A Guide to Foot Care

Apr 11, 2022

Quite unfortunately, foot care is often overlooked when we’re caring for the rest of our bodies. Your feet are the foundation of your entire body, and if they’re not healthy, it can lead to a host of other problems.

Research shows that most people have experienced foot problems in their lives, whether mild or severe. By focusing on foot health and taking good care of your feet, you can prevent these problems or manage them better.

Tips to Maintain Foot Health

You need to make some lifestyle changes to keep your feet healthy. Here are a few tips to get you started:

Wear Comfortable Shoes

This may seem like a no-brainer, but it’s worth repeating. Wearing shoes that fit well and offer support can help prevent many foot problems. If your shoes are too tight, they can cause blisters, calluses, and corns. If they’re too loose, you might develop bunions or hammertoes.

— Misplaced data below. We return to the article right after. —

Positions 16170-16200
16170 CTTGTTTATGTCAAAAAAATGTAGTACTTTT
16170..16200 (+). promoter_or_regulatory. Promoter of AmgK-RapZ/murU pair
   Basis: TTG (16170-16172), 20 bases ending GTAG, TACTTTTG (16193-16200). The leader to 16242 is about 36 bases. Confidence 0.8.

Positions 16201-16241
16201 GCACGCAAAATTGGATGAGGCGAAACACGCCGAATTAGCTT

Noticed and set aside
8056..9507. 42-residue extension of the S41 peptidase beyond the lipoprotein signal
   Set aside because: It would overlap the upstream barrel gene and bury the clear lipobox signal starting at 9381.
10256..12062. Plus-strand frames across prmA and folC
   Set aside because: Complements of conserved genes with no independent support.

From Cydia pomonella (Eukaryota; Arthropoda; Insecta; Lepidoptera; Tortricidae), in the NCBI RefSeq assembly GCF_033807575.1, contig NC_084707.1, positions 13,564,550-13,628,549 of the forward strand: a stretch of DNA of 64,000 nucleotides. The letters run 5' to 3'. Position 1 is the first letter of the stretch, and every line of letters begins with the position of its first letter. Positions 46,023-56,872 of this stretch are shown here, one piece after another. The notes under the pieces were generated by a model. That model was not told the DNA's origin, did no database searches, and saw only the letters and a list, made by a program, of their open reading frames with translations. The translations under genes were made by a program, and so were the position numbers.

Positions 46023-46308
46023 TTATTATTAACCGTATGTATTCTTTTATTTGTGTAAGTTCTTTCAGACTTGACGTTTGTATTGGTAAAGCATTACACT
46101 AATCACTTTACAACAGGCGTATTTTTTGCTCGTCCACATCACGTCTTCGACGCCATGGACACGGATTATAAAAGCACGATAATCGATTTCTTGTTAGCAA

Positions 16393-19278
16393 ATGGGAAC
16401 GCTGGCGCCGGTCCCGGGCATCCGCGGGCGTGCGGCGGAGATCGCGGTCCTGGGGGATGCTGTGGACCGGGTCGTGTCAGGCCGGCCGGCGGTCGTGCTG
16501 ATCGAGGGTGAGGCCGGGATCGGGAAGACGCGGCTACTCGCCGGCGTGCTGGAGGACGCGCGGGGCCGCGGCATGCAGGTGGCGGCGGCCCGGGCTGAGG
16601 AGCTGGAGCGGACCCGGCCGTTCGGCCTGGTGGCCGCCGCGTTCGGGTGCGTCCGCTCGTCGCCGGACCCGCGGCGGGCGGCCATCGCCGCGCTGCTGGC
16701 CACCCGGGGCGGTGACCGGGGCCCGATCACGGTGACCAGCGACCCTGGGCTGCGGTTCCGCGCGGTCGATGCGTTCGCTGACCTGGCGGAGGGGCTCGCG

Try to buy shoes later in the day when your feet are at their largest. Break in new shoes slowly by wearing them for only an hour or so at a time until they stretch out.

According to the American Orthopedic Foot & Ankle Society, if the ball of your foot fits comfortably in the shoe’s widest part, you have a perfect fit. The shoe should also be sufficiently deep to prevent any friction between your toes and the top of the shoe.

Finding Comfortable Shoes

Keep Your Feet Clean

Cleaning your feet every day is important, especially if you have diabetes. Use warm water and mild soap to wash your feet. Dry them thoroughly, especially between the toes where fungus likes to grow.